Graphene-Based Film 4x Better Than Copper for Cooling ElectronicsEngineering360 News Desk | July 15, 2015
Researchers at Chalmers University of Technology have developed a graphene-based film that has a thermal conductivity capacity that is four times that of copper. This new technology makes it perfect for cooling electronics circuits and components in RF devices, LEDs, servers, and smartphones, to name a few.
The graphene film is attachable to electronic components made of silicon, which enhances the film's performance compared to typical graphene characteristics shown in previous, similar experiments.
Currently, many electronic systems get too hot, mainly because of the increasing demand on functionality. However, reducing and getting rid of excess heat in efficient ways is critical to prolonging electronic systems lifespan, and would greatly reduce energy usage.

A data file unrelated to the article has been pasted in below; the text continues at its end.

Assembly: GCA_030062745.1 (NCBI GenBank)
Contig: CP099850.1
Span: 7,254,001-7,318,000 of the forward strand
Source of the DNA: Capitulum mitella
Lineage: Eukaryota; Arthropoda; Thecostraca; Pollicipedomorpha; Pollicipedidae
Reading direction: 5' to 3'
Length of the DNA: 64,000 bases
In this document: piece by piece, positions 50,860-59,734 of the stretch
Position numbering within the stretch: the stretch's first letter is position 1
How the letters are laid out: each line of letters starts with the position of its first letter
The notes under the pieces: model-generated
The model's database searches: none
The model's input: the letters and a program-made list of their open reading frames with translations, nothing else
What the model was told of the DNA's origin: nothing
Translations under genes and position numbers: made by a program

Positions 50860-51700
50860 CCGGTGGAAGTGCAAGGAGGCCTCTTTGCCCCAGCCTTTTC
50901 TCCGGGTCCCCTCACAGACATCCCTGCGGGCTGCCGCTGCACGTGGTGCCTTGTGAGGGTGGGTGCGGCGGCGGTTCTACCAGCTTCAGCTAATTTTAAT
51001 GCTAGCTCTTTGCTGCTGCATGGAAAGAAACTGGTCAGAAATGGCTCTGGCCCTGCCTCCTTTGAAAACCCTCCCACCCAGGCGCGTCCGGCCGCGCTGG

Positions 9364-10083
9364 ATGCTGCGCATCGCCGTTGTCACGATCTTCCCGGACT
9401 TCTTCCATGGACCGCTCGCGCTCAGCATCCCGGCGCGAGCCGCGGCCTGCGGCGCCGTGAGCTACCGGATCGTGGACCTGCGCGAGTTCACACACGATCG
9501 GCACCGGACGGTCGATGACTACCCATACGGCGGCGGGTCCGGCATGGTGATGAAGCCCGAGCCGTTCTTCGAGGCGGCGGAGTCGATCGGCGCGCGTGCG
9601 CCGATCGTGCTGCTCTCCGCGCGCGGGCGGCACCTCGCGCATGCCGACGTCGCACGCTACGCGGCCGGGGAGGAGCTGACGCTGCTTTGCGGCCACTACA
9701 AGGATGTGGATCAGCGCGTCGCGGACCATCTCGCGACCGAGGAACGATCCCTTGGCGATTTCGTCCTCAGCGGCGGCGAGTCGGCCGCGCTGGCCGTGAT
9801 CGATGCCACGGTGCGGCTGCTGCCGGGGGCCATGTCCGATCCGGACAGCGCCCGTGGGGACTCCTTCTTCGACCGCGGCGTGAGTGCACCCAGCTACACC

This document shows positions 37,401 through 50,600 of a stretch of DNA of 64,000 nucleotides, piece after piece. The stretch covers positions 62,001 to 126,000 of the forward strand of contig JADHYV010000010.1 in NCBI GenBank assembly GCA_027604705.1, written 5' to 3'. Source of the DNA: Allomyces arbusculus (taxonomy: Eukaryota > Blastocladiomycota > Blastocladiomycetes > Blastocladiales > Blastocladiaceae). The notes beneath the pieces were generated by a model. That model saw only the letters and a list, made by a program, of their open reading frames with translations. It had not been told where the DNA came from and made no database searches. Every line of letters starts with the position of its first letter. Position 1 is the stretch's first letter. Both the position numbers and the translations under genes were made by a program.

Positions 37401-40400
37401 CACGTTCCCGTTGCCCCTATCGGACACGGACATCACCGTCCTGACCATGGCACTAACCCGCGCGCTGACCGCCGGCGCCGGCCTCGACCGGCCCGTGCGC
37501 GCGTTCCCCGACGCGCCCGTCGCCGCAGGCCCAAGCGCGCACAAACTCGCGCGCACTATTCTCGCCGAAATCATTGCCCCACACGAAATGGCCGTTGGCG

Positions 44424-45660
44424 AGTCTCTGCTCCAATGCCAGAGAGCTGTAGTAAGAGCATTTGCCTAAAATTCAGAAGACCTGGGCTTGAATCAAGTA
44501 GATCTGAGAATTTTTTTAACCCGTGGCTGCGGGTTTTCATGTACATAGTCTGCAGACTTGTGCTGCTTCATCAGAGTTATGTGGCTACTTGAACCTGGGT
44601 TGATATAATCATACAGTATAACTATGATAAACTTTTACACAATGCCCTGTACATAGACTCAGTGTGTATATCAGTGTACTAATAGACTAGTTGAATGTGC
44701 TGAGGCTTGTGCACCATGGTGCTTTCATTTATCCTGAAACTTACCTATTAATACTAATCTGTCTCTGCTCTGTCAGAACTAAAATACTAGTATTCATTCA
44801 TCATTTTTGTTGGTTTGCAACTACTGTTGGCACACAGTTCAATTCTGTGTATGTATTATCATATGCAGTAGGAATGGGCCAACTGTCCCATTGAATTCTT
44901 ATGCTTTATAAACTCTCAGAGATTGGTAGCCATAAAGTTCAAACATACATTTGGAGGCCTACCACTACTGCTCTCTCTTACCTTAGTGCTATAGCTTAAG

"It has become evident that those methods cannot be used to rid electronic devices off great amounts of heat, because they have consisted only of a few layers of thermal conductive atoms,” says Johan Liu, professor at Chalmers University of Technology.
“When you try to add more layers of graphene, another problem arises, a problem with adhesiveness. After having increased the amount of layers, the graphene no longer will adhere to the surface since the adhesion is held together only by weak van der Waals bonds."
"We have now solved this problem by managing to create strong covalent bonds between the graphene film and the surface, which is an electronic component made of silicon," he says.
These stronger bonds are thanks to the addition of a property-altering molecule in graphene, which created silane bonds between the graphene and electronic component when heated.